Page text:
Nicole R. Fleetwood
and Mabel O. Wilson will present at the Seminar in the Art and Material Culture of Africa and the African Diaspora. They will each give a short paper followed by a moderated conversation and Q&A session.
“Marking Time: Art in the Age of Mass Incarceration” (Nicole R. Fleetwood)

Marking Time
examines the impact of the carceral state on contemporary art and culture. Focusing on art made in US prisons and in collaboration with artists and activists across the nation, Dr. Fleetwood explores various aesthetic practices and media of incarcerated artists who use penal space, penal matter, and penal time to produce art about carcerality. Her presentation will discuss the archive of the visual culture of US prisons that she has amassed over the past decade. It will also consider the strategies and techniques that imprisoned artists employ to create visual documents about their captivity. Working with the meager supplies and under state punishment, imprisoned artists find ways to resist the brutality and isolation of prisons, as they cultivate radical modes of belonging and abolitionist visions.

“Can We Forget? A Memorial to Enslaved Laborers” (Mabel O. Wilson)

How does one remember contested histories, such as that of slavery, whose material evidence has been deliberately destroyed, whose traces may be “hidden in plain sight” to quote NMAAHC Founding Director Lonnie Bunch, or whose recollection may be still too painful? The Memorial for Enslaved Laborers at the University of Virginia wrestles with these questions in its remembrance of the pain of bondage and the dignity of an enslaved community, a commemoration that for many is experienced in slavery’s wake.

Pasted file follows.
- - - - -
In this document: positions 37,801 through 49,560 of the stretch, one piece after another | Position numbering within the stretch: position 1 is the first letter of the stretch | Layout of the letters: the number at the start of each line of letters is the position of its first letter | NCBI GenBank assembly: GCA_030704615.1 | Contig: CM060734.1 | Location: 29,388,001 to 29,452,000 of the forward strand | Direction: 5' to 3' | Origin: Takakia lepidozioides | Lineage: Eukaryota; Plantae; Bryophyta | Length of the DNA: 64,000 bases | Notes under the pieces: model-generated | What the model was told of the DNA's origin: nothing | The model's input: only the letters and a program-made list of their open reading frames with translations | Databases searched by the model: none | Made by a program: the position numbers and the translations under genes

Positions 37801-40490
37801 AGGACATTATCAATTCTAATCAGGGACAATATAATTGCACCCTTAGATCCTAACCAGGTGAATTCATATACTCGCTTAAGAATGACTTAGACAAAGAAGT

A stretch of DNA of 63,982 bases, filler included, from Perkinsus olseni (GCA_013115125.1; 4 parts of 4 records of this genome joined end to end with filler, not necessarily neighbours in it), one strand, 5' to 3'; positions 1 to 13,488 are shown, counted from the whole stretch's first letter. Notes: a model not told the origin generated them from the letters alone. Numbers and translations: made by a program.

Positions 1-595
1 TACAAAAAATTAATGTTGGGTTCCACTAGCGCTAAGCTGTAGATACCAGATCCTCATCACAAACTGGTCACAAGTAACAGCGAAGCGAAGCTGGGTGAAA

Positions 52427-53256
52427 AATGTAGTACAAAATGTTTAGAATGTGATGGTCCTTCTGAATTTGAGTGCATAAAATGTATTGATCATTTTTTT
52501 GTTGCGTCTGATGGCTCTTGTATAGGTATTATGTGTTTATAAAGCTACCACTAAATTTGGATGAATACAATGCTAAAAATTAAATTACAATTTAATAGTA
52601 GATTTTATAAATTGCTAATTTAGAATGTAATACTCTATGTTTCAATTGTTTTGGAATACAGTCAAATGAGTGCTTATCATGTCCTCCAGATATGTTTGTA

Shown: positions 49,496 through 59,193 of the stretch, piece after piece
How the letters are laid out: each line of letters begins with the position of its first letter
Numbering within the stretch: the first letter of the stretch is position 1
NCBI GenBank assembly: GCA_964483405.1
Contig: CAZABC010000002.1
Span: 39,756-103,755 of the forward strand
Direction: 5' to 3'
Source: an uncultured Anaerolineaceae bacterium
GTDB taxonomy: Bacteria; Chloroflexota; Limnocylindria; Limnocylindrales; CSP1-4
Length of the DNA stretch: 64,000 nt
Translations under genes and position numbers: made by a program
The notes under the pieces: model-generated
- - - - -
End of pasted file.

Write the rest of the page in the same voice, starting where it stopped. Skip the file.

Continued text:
Nicole R. Fleetwood is a writer, curator, and professor of American Studies and Art History at Rutgers University, New Brunswick. Her books are Marking Time: Art in the Age of Mass Incarceration (2020), On Racial Icons: Blackness and the Public Imagination (2015), and Troubling Vision: Performance, Visuality, and Blackness (2011). She is co-editor of Aperture magazine’s “Prison Nation,” a special issue focusing on photography’s role in documenting mass incarceration, and co-curator of Aperture’s touring exhibition of the same title. Fleetwood has co/curated exhibitions and programs on art and mass incarceration at the Andrew Freedman Home, Aperture Foundation, Cleveland Public Library, Eastern State Penitentiary, MoMA PS1, Mural Arts Philadelphia, the Zimmerli Art Museum, and the Urban Justice Center. Her work has been supported by the Rockefeller Foundation’s Bellagio Center, NYPL’s Cullman Center for Scholars and Writers, ACLS, Whiting Foundation, Denniston Hill Residency, Schomburg Center for Scholars-in-Residence, Andrew W. Mellon Foundation, and the NEH.

Mabel O. Wilson is the Nancy and George E. Rupp Professor of Architecture and a professor of African American and African Diaspora Studies at Columbia University. She serves as the Director of the Institute for Research in African American Studies. She has authored Begin with the Past: Building the National Museum of African American History and Culture (2017), Negro Building: African Americans in the World of Fairs and Museums (2012), and the volume Race and Modern Architecture: From the Enlightenment to Today (2020) co-edited with Irene Cheng and Charles Davis. With her practice Studio &, she is a member of the architectural team that recently completed the Memorial to Enslaved African American Laborers at the University of Virginia. For MoMA, she is co-curator of the forthcoming exhibition Reconstructions: Architecture and Blackness in America (February 2021).